A Model of Indivisible Consumption Categories
We offer a model that adapts the classical consumer choice model by assuming the indivisibility of consumption categories. Specifically, we assume that most consumption categories have a minimal expenditure threshold. This seems plausible with reference to real life (e.g., consumption related to car-ownership, or consumption related to buying a house). Our model provides a novel explanation for two puzzles: (1) why people often buy both insurance and lottery tickets, (2) why people often behave in a way consistent with narrow framing of their situation rather than acting out of global principles of maximization. We show that the complexity level of the consumer problem is non-monotonic and relatively small for low wealth NP-hard for medium wealth and polynomial for high enough wealth. Next, we show that the model induces decreasing absolute risk aversion in wealth. we also show that investing in a lottery ticket (i.e., a product with high gain - small loss) can be worthwhile for those with low wealth and for a medium wealth the added value of the lottery decreases down to a negative value as wealth increases Finally, we show that for significant loss/gain the model induce the fourfold pattern of risk attitude: small probability inducing risk aversion for loss and risk loving for gain and high probability inducing risk loving for loss and risk aversion for gain.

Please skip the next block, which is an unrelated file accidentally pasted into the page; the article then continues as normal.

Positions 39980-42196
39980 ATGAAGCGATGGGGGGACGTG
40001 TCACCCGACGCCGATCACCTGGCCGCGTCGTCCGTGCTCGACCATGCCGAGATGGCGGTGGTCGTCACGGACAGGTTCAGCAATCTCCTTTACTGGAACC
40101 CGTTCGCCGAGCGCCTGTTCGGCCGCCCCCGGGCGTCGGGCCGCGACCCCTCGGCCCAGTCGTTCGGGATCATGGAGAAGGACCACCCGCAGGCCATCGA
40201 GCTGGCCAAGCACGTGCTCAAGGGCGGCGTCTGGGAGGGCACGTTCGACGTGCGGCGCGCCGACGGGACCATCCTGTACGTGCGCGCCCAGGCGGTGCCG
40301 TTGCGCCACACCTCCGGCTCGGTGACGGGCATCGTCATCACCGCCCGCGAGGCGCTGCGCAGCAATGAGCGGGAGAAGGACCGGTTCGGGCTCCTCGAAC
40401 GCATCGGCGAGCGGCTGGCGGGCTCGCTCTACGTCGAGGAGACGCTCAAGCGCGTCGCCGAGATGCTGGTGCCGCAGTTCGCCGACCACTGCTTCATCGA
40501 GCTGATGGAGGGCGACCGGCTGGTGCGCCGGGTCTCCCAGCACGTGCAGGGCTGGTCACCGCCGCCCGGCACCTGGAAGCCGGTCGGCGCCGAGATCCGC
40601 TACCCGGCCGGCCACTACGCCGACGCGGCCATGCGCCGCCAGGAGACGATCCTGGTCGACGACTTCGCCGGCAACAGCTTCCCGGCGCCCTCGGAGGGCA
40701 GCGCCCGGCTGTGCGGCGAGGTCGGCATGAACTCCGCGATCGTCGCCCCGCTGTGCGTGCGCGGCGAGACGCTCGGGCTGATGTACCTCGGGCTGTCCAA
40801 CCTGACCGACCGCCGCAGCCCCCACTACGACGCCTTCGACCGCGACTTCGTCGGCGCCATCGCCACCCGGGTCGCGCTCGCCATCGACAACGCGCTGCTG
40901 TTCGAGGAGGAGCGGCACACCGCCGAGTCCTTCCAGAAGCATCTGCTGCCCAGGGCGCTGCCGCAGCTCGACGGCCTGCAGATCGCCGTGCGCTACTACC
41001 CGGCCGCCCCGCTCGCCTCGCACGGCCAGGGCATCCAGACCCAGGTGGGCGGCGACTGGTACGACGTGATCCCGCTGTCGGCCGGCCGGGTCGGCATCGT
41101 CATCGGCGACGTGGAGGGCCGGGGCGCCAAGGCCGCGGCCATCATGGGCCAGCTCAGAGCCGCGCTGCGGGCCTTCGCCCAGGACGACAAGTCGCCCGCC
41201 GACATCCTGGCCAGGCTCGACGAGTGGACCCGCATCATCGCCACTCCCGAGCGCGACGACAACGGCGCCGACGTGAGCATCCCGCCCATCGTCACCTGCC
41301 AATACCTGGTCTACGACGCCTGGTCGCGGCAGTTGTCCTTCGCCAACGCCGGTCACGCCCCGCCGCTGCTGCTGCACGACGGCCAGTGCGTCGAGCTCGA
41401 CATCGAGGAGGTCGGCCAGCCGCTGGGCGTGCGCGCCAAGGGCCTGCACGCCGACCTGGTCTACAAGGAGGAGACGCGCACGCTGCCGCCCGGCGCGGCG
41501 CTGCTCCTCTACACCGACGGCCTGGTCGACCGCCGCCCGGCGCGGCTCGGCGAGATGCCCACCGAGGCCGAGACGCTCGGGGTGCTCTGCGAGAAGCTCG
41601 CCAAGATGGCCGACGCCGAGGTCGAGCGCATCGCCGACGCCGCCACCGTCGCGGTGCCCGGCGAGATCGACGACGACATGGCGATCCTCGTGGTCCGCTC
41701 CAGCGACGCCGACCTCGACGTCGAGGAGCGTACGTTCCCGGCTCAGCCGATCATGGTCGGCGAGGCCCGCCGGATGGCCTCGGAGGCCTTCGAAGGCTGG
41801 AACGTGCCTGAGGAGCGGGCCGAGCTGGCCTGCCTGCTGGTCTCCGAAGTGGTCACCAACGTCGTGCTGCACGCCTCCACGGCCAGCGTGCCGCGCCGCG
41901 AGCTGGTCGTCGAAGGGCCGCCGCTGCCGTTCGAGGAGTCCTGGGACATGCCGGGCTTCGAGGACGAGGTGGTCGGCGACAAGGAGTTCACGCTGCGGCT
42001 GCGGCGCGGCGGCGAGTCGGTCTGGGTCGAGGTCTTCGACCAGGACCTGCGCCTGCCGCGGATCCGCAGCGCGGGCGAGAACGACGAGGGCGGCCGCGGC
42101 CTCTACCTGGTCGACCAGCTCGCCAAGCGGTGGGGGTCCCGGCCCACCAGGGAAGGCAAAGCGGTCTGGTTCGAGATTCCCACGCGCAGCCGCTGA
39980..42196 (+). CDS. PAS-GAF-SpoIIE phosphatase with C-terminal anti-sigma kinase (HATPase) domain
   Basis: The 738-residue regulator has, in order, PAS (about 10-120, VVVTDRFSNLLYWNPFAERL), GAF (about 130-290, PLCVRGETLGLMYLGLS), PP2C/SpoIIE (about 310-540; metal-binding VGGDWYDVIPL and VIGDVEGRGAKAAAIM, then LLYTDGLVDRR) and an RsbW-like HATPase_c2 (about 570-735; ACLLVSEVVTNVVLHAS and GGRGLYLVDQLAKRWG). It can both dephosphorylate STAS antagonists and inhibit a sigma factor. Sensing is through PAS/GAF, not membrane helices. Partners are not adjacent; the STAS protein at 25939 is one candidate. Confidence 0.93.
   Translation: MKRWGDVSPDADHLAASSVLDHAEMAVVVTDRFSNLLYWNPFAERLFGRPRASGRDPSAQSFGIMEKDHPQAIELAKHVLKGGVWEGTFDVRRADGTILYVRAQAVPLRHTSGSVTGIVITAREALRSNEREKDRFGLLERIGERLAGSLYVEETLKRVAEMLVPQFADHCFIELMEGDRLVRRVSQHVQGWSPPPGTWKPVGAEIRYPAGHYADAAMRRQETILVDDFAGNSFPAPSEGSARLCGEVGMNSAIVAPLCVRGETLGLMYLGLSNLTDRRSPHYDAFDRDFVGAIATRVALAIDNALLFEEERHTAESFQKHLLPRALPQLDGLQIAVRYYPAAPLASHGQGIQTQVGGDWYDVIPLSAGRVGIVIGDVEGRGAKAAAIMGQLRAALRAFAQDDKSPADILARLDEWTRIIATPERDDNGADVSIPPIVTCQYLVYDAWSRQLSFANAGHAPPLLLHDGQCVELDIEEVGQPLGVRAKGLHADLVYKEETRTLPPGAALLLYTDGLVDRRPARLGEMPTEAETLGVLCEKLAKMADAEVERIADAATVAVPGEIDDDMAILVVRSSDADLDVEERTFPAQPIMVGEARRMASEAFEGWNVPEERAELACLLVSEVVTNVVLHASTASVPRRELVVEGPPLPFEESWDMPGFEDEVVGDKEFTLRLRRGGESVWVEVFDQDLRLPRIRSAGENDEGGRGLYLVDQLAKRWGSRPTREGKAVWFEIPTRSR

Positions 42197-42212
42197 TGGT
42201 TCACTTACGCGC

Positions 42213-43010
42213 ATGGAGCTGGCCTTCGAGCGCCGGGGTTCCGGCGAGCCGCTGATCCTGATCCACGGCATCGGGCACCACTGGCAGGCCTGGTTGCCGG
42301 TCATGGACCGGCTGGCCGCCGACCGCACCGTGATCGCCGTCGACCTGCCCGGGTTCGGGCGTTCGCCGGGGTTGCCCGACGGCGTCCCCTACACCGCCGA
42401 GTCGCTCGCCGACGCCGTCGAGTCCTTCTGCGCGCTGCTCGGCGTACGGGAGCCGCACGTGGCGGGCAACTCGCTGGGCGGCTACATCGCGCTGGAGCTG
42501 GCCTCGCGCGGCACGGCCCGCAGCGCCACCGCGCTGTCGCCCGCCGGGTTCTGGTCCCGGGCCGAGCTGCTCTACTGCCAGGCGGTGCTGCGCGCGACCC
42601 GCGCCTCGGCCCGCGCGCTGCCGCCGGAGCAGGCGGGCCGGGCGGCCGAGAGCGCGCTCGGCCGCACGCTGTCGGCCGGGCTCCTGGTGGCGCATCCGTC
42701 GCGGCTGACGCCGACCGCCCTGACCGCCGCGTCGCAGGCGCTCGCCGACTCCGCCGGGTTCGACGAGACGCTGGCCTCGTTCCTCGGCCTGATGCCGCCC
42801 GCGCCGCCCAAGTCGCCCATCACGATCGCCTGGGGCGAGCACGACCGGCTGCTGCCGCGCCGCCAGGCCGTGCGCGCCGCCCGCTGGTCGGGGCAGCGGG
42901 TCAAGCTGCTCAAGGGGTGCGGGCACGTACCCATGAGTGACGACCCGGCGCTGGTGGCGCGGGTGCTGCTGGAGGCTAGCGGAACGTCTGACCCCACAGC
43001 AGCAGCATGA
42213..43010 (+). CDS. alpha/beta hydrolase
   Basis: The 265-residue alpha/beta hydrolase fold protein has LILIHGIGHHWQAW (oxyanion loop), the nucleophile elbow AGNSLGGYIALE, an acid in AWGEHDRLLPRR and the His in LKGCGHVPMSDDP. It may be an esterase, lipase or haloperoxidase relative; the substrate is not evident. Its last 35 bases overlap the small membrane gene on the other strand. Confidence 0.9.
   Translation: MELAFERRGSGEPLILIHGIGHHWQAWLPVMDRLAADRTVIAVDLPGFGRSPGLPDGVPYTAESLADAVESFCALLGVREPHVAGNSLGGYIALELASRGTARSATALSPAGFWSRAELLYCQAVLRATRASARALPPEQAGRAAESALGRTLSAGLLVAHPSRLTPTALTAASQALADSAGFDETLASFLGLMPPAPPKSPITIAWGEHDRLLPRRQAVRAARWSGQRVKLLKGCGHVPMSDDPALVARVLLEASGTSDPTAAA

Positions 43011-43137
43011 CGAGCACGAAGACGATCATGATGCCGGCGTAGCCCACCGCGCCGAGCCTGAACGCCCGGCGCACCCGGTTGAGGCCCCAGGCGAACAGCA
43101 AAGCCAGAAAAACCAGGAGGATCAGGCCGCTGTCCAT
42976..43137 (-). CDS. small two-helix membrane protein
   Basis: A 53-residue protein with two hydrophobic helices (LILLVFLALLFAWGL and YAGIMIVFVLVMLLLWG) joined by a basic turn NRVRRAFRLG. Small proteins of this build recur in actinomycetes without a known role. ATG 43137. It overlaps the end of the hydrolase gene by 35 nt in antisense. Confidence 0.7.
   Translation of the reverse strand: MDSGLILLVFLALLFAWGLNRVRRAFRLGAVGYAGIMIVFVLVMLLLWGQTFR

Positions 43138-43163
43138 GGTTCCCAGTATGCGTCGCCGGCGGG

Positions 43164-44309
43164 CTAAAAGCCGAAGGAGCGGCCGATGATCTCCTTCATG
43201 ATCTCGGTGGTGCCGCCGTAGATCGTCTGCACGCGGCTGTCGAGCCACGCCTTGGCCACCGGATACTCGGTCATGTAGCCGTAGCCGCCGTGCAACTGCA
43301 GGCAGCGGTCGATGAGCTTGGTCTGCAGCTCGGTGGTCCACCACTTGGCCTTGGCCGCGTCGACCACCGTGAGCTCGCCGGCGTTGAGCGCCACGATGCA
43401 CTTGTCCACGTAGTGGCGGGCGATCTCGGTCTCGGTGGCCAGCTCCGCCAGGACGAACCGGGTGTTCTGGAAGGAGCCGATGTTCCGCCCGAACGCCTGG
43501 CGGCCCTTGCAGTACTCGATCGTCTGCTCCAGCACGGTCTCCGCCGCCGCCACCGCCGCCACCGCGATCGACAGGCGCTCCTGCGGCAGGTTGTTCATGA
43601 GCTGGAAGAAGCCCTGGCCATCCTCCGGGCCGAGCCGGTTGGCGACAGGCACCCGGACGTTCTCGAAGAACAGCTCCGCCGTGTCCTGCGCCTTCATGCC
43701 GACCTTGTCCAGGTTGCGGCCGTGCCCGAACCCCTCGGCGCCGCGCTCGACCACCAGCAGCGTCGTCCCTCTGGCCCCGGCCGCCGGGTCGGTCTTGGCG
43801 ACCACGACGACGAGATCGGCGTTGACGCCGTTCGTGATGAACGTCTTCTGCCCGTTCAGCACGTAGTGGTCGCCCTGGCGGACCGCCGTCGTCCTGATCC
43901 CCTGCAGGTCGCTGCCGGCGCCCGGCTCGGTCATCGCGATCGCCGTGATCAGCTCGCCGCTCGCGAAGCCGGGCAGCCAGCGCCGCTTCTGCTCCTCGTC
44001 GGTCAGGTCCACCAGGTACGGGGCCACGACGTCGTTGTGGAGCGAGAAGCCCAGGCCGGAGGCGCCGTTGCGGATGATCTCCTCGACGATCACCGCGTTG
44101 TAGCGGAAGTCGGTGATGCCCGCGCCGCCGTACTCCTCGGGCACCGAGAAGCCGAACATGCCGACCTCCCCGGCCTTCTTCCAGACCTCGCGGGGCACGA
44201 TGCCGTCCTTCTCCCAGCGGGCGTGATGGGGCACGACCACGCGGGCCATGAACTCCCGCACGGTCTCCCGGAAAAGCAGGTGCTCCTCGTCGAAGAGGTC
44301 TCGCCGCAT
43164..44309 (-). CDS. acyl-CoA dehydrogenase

Last Updated Date : 03/08/2021